Christian Militias (Use Your Scare Quotes Equitably)

I’ve seen quite a few bloggers place “Christian” in quotation marks when referring to the “Christian Militia” group Hutaree which has been making headlines recently. There is a Hutaree web site here.

I do hope that people will be consistent in how they refer to groups such as Christian militias and Islamic terrorists. We can either acknowledge that these are groups that understand themselves, rightly or wrongly, to be Christian or Muslim, and refer to them as such. Or we can recognize the tension between the aims and actions of these groups and the mainstream of these religious traditions and Scriptures, and place “Christian” and “Islamic” in quotation marks. But I see little justification for not doing one or the other consistently in both cases.

There is violence in both the Qur’an and the Bible. Both texts have had individuals and groups find inspiration and/or justification in them for engaging in conflict or promoting and working towards peace.

In light of all this, I encourage all readers to use their scare quotes in a fair and equitable manner!

  • http://blog.echurchwebsites.org.uk/ Stuart

    It's a fair criticism. I think we are all trying to distance ourselves….

  • http://www.blogger.com/profile/16698562143972216357 Jim

    in my estimation it's up to muslims to put scare quotes around those militants calling themselves adherents of Islam. and it's the duty of Christians to denounce those besmirching the name of Christ's Church.

  • http://www.blogger.com/profile/04581876323110725024 Robert Cornwall

    James — good words. These militas are to Christianity what Al Qaeda is to Islam — a perversion of a religion for other aims. And just as these folks don't represent Christianity, neither do they represent Michigan (at least I hope not).

  • http://mikew1584.wordpress.com mikew1584

    I agree with Jim. Christians put the quotation marks in because they don't feel the militia folks are truly Christian. Most of us are not scholars of Islam so we wouldn't know what would be an authentic Muslim group or action. If we made our own judgment whether a group is Muslim or not then I think we would have to put the quotes around Muslim in nearly every use. Is the charity Muslim or "Muslim". Is the official religion of Iran Islam or "Islam"? It's encouraging to see the use of "Christian" because it means that many Christians are offended by the militias use of the word. If the outcry from Muslims over the use of the title, Muslim, from Al-Quada or the Taliban is great enough then the word Muslim might also appear in the quote marks. Ultimately the image of a religion is not determined by it's most enlightened members but by the bulk of its members.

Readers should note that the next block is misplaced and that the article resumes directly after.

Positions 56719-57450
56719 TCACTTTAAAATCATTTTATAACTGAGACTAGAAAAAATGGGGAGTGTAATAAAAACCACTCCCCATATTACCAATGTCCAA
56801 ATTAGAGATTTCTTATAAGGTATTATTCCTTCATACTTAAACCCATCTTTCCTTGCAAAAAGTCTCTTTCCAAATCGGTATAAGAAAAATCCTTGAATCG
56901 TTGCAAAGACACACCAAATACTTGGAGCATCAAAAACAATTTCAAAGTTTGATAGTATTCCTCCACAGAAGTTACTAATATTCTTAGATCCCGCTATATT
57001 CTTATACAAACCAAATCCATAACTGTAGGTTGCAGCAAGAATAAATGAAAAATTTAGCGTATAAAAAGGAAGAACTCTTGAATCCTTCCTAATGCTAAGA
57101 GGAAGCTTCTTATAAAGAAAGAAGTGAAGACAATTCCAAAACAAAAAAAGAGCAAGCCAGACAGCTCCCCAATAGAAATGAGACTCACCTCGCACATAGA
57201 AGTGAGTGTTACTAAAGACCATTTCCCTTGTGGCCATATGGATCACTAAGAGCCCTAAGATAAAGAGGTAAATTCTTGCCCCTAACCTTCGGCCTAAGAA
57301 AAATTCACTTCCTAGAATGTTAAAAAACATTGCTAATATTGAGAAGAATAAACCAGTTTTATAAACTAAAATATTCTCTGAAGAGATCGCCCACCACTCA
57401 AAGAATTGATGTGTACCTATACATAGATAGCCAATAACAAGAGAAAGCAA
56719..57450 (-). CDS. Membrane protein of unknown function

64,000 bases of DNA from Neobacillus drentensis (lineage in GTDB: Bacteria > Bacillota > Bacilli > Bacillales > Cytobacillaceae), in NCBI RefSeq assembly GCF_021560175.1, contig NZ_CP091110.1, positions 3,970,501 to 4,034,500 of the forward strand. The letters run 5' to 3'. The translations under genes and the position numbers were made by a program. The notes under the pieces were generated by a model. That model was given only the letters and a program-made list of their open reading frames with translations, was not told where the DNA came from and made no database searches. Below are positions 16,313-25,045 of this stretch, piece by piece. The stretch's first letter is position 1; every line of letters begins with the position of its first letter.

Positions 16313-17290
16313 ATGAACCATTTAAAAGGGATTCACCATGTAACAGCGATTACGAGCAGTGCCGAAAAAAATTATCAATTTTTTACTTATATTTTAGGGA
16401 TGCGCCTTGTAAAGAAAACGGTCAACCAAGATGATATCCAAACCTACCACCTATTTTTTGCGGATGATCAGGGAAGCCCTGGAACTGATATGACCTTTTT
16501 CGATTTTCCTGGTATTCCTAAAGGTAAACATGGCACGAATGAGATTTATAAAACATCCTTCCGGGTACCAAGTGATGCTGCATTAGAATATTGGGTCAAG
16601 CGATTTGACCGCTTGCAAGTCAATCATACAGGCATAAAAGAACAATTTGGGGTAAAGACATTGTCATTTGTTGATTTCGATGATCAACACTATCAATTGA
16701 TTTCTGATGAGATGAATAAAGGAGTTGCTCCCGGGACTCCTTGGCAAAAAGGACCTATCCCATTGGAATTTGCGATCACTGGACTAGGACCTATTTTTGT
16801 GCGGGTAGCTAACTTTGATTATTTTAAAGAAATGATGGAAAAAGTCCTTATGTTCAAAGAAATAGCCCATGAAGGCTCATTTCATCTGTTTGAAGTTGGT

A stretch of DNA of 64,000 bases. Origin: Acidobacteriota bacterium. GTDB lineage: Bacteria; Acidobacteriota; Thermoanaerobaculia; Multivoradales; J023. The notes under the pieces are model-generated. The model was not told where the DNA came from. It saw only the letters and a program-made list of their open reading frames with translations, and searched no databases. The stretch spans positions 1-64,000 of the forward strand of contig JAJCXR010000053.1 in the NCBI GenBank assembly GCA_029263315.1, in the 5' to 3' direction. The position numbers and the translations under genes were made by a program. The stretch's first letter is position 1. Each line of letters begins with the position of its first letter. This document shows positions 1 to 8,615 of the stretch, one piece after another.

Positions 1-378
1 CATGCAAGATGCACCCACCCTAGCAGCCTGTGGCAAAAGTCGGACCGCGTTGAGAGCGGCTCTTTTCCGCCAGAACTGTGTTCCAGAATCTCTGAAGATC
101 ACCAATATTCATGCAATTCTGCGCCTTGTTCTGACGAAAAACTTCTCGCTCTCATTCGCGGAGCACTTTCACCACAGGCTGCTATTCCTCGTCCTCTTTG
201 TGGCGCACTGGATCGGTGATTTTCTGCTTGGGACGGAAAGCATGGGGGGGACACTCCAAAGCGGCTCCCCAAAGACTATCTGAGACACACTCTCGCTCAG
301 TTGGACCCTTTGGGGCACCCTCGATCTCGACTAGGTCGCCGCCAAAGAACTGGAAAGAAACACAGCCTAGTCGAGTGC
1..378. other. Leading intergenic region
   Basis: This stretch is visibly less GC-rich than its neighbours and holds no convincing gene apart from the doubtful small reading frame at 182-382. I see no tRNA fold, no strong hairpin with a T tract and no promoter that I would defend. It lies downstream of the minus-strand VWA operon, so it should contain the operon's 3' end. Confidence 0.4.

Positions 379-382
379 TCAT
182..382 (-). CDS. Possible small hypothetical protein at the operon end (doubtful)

• http://www.blogger.com/profile/02561146722461747647 James F. McGrath

    I don't particularly disagree with Jim and Mike on this – but presumably journalists should refer to the Hutaree as a Christian Militia, and it is for bloggers and pastors and spokespeople to speak out against them. Is that the essence of your point? In your opinion, should Christians who are well informed about Islam, and the views of not only individuals they know personally but groups such as ISNA and the public statements they have issued, express this by using scare quotes just as they might in reference to such violent groups within their own tradition?

  • http://mikew1584.wordpress.com mikew1584

    I agree James. When the media labels groups the idea should be to make clear who they are speaking of. The Hutaree group believes its identity is in Christian themes. Though it may choose to find a away to word it so as not to imply that Christians regularly have militias, but for thinking adults Christan militia or terrorist group sums them up. It describes what they do and what they base their ideology on. I suppose for Muslims this a bigger issue since so much of there mentions in the U.S. press is as a prefix to "terrorist". The issue is a bit blurred by other terrorist who happen to Muslim but may be more described as nationalist. The Chechens and Palestinians for example. Unfortunately when groups of imams come together their denouncement of terrorism is often qualified with exceptions for Israel and their friends and associates, so it appears half hearted. But polls have been showing a decline in Muslim support for terrorist tactics, likely due to the large numbers of Muslims killed by them in Iraq and Pakistan.


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